And it wasn’t from a daily inquisition as to whether I brushed my teeth. It had everything to do with her attitude toward dental care and priorities.

Keep in mind my mother did not have the luxury of indoor plumbing until my grandmother sold her working cattle ranch when she was 16 and built a home in Lincoln using her own hands. (Meanwhile I’m challenged to build a wooden box.)

She drilled into me the importance of seeing a dentist and taking care of your teeth — essentially addressing basics — before splurging on luxuries.

Her underlying point — you only get one set of teeth after your baby teeth are history and used to shake down the tooth fairy for quarters.

But what really hit home was the day she agreed with the dentist that my wisdom teeth had to come out.

Understand she was a widow — that is such a hideous word if there ever was one — with four kids she was raising while working six to seven days a week.

She didn’t have the money to pay for an oral surgeon but she found one who would take payments over 24 months.

In the span of a week, I experienced two watershed events that had an impact on me to this day.

The first was realizing my mom viewed dental care so important she’d go into debt and if she had to make sure her kids were taken care of which meant she had to go without.

The second was three days after the oral surgery when my mom awakened me and announced it was Monday.

I had my wisdom teeth removed on a Friday afternoon. I remember the oral surgeon giving my mother a prescription telling her to give me two pills every four hours to ease the pain.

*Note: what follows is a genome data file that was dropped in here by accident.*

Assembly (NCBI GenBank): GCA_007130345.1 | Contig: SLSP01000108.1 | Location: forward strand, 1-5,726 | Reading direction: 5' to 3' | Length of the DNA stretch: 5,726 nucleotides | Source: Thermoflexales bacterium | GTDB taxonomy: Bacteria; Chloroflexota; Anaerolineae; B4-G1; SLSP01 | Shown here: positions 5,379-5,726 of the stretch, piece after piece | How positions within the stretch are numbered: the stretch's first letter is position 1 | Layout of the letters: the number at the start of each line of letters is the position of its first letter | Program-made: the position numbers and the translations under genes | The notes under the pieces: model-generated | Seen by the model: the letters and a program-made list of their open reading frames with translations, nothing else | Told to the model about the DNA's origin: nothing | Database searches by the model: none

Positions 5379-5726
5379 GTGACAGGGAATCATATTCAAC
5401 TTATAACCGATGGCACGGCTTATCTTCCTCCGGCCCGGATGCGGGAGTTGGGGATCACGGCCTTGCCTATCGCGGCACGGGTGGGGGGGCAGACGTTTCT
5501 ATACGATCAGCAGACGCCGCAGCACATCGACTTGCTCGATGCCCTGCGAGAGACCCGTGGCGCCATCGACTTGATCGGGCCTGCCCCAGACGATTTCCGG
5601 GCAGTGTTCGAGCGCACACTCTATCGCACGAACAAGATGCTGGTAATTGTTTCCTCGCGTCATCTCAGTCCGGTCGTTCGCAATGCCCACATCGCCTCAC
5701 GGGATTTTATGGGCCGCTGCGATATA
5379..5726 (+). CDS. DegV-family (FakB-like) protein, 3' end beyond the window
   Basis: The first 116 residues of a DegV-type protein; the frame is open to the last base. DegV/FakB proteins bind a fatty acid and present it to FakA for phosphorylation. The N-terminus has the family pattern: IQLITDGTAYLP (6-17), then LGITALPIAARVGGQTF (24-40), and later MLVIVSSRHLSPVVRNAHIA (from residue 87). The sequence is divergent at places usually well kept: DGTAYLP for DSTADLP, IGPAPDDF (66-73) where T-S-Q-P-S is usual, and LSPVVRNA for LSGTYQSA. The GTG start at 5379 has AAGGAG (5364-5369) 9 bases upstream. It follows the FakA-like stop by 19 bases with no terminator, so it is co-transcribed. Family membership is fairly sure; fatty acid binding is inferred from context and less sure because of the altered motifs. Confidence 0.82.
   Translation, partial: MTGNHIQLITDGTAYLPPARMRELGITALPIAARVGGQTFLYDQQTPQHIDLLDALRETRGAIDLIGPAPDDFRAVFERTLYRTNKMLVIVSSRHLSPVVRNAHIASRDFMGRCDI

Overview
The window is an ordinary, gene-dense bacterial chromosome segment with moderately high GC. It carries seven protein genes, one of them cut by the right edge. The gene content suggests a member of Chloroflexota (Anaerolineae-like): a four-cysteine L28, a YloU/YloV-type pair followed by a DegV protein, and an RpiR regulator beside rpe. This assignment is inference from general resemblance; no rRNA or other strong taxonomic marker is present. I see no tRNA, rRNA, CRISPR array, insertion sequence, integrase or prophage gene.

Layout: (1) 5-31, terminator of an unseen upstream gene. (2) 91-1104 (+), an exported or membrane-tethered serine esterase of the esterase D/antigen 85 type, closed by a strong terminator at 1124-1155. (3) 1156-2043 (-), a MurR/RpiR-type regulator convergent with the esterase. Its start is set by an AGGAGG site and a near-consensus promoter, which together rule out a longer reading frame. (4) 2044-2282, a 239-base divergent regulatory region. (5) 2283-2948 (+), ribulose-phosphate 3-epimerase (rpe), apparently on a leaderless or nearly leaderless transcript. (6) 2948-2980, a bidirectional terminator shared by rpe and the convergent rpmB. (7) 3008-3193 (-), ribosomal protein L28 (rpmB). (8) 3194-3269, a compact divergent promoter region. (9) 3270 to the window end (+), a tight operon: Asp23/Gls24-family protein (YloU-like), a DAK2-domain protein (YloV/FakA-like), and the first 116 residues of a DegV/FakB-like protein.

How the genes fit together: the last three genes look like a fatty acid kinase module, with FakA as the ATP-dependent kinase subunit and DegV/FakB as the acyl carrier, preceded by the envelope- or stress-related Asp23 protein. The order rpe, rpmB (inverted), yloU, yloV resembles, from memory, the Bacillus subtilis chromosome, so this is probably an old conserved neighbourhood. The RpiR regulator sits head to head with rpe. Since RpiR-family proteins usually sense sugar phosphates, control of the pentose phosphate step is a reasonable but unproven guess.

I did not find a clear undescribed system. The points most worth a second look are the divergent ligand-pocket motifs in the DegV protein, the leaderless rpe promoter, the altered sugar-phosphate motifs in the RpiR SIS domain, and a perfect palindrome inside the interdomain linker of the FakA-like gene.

I had no recollection of the next 72 hours.  Mom faithfully made sure I was awakened every four hours to take the two pills.

She even scheduled work breaks so she could come home and wake me up — as out of it as I was — and give me the pills.

A week after the surgery, I was in the oral surgeon’s office with my mom when he asked how things went. Mom related what she had done.

I thought he was going to fall off his chair or at least have a coronary. My mom, who had twice the wit and four times the smarts than I ever hope to have, had followed the instruction to a “T”.

The surgeon after being told I had no recollection of taking the pills stressed over and over again how dangerous that was.

Since then I’ve eschewed anything stronger than aspirin and have to be absolutely miserable for three days before I will take anything as potent as a NyQuil.

Each time I had hernia surgery I refused to take any pain medication except what they required me to do in order to be released from the recovery room after surgery. Each time I went home with a prescription and each time I’d eventually dispose of almost a full bottle of Vicodin.

From where I stand the advice dentists — and oral surgeons — dispense is worth more than all the gold that has been used over the centuries to fill cavities.

Everything, that is, except for flossing.

On the flip side given my obsession with brushing my teeth, I haven’t had another cavity in 51 years and all of my teeth are still intact.



This column is the opinion of editor, Dennis Wyatt, and does not necessarily represent the opinions of The Bulletin or 209 Multimedia. He can be reached at